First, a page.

Nov 22, 2017

CBS will cut off Dish signal for customers over Thanksgiving weekend

AP Photo/Mary Altaffer

CBS will air NFL football on Thursday (Cowboys v. Chargers) and other NFL and SEC games over the weekend, but will black out the signal for Dish customers in 18 markets until their contract dispute with Dish is resolved.

Why it matters: Consumers in affected markets will be unable to access content because of a fight that has nothing to do with them. In this case, consumers will be blocked from mostly sports and family content, but in other instances, these types of fights have resulted in blackouts of programming about weather emergencies in hurricane-ravaged areas.

These types of contract disputes are growing more frequent between Pay-TV providers, like Dish, and broadcast or cable networks, like CBS, as networks increase carriage fees to subsidize rising programming costs. According to the American Television Alliance, 2017 will by far have more TV blackouts than any other year prior.

  • 212 blackouts in 2017 (and counting)
  • 104 blackouts in 2016
  • 193 blackouts in 2015
  • 94 blackouts in 2014
  • 119 blackouts in 2013
  • 90 blackouts in 2012
  • 42 blackouts in 2011
  • 8 blackouts in 2010

Go deeper

Morgan Stanley to buy E*Trade in a $13 billion deal

Photo: Rafael Henrique/SOPA Images/LightRocket via Getty Images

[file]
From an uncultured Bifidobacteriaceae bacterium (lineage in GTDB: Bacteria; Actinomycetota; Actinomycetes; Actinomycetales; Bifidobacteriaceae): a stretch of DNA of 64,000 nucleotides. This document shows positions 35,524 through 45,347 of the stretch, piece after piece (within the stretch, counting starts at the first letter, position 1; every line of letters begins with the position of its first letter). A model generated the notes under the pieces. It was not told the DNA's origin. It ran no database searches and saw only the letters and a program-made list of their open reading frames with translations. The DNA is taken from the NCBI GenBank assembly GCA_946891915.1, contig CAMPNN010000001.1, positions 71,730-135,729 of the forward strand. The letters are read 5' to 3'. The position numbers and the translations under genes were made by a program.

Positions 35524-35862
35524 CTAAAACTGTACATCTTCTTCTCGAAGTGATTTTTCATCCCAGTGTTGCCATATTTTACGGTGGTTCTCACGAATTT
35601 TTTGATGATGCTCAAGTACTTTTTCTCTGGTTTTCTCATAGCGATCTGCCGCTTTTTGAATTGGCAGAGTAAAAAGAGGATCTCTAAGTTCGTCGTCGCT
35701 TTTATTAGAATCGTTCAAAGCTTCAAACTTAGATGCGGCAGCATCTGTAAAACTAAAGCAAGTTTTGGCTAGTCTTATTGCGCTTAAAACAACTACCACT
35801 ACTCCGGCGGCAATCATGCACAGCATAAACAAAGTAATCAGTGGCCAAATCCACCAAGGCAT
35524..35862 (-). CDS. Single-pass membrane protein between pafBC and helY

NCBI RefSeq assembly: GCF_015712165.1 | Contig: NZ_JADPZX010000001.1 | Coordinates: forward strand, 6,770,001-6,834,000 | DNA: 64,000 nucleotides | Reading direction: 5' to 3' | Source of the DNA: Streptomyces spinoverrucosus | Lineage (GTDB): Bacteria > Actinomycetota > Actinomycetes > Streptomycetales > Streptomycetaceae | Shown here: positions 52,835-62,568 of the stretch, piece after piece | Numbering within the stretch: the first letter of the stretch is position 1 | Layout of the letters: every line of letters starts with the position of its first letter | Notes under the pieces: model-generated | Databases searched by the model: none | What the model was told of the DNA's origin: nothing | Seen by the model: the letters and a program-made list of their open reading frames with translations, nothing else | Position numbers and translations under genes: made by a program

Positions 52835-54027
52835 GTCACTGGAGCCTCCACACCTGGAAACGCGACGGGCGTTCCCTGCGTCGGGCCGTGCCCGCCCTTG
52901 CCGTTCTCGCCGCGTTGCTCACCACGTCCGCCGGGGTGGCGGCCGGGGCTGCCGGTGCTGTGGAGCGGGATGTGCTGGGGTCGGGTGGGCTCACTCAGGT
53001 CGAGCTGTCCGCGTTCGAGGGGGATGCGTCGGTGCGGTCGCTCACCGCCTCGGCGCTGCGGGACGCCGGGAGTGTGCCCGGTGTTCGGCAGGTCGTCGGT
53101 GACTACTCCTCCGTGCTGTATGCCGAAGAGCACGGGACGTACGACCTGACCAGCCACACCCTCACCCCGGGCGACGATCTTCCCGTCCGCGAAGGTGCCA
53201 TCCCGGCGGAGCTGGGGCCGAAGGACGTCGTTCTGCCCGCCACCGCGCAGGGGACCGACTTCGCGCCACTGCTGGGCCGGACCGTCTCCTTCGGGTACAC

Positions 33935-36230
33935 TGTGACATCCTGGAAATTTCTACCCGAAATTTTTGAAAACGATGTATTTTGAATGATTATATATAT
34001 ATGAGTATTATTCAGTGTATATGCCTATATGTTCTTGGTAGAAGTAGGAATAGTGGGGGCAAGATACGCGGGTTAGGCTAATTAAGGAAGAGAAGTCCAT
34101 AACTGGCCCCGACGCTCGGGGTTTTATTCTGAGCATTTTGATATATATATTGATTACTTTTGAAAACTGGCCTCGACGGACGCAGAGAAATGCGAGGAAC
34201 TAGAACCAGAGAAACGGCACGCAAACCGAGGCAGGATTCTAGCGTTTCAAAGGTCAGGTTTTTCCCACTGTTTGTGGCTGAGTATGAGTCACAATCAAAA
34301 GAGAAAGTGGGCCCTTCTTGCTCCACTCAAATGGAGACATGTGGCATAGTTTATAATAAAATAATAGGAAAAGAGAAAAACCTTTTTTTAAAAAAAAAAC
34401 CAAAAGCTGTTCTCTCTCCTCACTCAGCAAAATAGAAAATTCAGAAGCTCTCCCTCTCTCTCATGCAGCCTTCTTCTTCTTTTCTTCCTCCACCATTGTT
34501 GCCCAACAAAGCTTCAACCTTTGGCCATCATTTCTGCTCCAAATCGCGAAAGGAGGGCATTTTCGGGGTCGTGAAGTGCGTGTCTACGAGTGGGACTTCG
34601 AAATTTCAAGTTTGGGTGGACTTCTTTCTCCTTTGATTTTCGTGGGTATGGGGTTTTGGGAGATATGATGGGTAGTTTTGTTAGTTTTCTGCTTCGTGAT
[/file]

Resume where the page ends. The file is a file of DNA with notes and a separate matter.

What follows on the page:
Morgan Stanley is buying E*Trade Financial, the company known for helping everyday Americans manage their money, in a $13 billion all-stock deal, the investment bank said Thursday.

Why it matters: The deal signals Morgan Stanley's desire to bulk up in wealth management, a strong profit arm of its business model. As the WSJ notes, Wall Street banks have been looking for steadier sources of revenue, now that "postcrisis regulations and a long period of eerie calm in the markets" have taken a toll on profits.

The rise and rise of ransomware

Illustration: Aïda Amer/Axios

Ransomware attacks are becoming smarter, more common, and more dangerous.

What's happening: In ransomware incidents, attackers take systems down and demand payment (usually in bitcoin) to restore access to them.

Trump administration backs Oracle in Google fight

Photo illustration: Aïda Amer/Axios. Photo via The Washington Post.

The Trump administration is siding with Oracle in the database giant's dispute with Google before the Supreme Court — a move that comes as Oracle's founder hosts a high-dollar fundraiser for the president.

Why it matters: Billions of dollars — and, Google argues, the future of software innovation — are at stake as a long-running copyright dispute between the two giant companies heads to the Supreme Court next month.